In a way, Brown was the Wynton Marsalis of his time; like Marsalis, Brown came on the jazz scene following a period of significant stylistic change. However, unlike Marsalis (who rejected the free jazz made famous by the generation just preceding his own), Brown chose to embrace the innovations of his immediate elders. In the process, Brown became one of the great post-Gillespie trumpeters, developing a voice that spoke the language of bebop with a distinct, personal inflection. In September 1953 – having just recorded his first dates as a leader for Blue Note – Brown went to Europe with Lionel Hampton.
Heathen Chemistry is the fifth studio album by the English rock band Oasis, released in 2002. The album was written and recorded with a back-to-basics sound with a more rock feel to it; the more crude and simple sound differs from the musical grandiosity of their previous records, Be Here Now (1997) and Standing on the Shoulder of Giants (2000), being more comparable to their early work.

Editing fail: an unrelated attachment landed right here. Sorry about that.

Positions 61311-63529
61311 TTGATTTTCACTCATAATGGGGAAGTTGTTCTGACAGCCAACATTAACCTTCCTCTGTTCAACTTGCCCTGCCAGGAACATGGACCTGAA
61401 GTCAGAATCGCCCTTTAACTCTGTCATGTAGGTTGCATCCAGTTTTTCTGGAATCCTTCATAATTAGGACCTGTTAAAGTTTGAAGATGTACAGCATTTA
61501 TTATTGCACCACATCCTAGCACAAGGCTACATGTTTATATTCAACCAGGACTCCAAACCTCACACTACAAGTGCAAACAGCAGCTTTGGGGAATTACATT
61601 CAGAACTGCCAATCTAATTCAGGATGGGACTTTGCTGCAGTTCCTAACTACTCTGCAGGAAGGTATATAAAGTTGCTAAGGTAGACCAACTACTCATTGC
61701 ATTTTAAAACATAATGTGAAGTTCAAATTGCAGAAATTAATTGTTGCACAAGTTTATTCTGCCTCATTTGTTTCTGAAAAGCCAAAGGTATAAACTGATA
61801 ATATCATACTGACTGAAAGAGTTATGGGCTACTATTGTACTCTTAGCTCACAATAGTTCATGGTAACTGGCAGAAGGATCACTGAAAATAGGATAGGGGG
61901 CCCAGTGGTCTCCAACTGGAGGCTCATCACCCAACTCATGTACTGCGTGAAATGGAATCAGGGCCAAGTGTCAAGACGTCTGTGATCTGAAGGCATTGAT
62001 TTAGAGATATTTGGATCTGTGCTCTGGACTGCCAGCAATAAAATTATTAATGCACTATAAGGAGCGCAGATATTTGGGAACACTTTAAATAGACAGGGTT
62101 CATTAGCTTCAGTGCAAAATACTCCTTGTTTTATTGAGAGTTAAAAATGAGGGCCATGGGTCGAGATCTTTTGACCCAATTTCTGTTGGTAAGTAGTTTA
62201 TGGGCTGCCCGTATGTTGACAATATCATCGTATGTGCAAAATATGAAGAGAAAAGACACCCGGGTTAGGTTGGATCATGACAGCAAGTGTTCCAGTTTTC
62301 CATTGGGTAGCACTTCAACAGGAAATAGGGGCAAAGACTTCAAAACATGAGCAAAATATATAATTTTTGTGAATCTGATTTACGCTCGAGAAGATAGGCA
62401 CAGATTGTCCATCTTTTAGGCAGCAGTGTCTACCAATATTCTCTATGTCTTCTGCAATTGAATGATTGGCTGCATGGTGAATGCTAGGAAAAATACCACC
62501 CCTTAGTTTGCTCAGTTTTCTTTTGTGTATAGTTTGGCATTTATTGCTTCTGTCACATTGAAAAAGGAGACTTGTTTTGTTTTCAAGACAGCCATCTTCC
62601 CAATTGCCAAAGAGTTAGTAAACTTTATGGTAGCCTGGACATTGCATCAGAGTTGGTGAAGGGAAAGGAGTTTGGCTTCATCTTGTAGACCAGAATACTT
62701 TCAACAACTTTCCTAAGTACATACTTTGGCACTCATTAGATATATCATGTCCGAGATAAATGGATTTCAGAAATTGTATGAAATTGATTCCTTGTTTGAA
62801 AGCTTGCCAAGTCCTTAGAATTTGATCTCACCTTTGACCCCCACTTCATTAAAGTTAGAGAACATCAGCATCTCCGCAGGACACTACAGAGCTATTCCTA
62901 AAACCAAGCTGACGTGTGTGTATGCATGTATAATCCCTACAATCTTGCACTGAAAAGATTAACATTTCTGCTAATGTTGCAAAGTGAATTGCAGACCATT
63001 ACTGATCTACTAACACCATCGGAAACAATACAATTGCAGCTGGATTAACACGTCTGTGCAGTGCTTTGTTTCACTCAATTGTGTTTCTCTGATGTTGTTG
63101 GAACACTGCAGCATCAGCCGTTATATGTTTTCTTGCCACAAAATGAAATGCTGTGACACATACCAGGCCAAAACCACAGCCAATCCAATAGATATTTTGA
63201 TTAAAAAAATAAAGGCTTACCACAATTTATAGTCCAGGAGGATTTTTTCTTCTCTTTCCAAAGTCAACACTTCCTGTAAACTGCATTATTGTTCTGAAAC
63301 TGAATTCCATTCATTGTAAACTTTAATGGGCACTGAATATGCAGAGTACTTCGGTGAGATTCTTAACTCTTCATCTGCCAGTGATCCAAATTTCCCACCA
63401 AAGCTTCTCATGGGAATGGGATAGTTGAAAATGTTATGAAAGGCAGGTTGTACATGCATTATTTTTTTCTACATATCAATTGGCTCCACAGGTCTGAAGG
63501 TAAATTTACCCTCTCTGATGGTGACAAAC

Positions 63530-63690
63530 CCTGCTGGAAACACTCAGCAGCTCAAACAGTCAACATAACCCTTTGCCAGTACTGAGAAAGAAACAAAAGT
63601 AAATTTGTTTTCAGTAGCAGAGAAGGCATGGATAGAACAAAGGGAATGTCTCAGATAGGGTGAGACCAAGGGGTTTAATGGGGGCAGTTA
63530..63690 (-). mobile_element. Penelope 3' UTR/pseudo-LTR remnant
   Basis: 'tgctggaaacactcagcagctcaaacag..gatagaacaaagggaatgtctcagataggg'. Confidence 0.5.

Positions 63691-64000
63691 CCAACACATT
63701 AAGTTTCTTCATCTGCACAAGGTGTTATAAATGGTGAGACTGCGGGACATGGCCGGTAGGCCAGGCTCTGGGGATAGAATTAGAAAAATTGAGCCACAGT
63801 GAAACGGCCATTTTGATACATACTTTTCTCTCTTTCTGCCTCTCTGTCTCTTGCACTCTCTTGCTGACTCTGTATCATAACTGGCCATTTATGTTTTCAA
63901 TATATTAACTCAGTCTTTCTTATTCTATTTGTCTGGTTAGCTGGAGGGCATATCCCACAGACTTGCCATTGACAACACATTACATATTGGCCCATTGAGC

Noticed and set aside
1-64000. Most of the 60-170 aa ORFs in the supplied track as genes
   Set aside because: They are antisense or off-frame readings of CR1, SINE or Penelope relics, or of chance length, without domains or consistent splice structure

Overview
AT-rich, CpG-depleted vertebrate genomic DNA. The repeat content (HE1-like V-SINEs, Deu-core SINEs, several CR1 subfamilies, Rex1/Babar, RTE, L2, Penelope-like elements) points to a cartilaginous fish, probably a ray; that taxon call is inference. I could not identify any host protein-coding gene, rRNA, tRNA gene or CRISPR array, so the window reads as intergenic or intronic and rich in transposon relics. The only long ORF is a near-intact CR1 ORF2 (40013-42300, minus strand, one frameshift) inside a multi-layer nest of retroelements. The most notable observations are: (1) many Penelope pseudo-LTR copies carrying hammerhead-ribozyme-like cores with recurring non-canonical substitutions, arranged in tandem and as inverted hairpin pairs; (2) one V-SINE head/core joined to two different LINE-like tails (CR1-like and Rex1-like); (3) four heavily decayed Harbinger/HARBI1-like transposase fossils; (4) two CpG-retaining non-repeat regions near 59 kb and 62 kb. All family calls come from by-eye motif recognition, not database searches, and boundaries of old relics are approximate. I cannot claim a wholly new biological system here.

A strange phenomenon with anthemic hard rock bands is that when they begin to mature and branch out into new musical genres, they nearly always choose to embrace both the music and spirituality of the East and India, and Pearl Jam is no exception. Throughout No Code, Eddie Vedder expounds on his moral and spiritual dilemmas; where on previous albums his rage was virtually all-consuming, it is clear on No Code that he has embraced an unspecified religion as a way to ease his troubles. Fortunately, that has coincided with an expansion of the group's musical palette. From the subtle, winding opener, "Sometimes," and the near-prayer of the single, "Who You Are," the band reaches into new territory, working with droning, mantra-like riffs and vocals, layered exotic percussion, and a newfound subtlety. Of course, they haven't left behind hard rock, but like any Pearl Jam record, the heart of No Code doesn't lie in the harder songs, it lies in the slower numbers and the ballads, which give Vedder the best platform for his soul-searching: "Present Tense," "Off He Goes," "In My Tree," and "Around the Bend" equal the group's earlier masterpieces.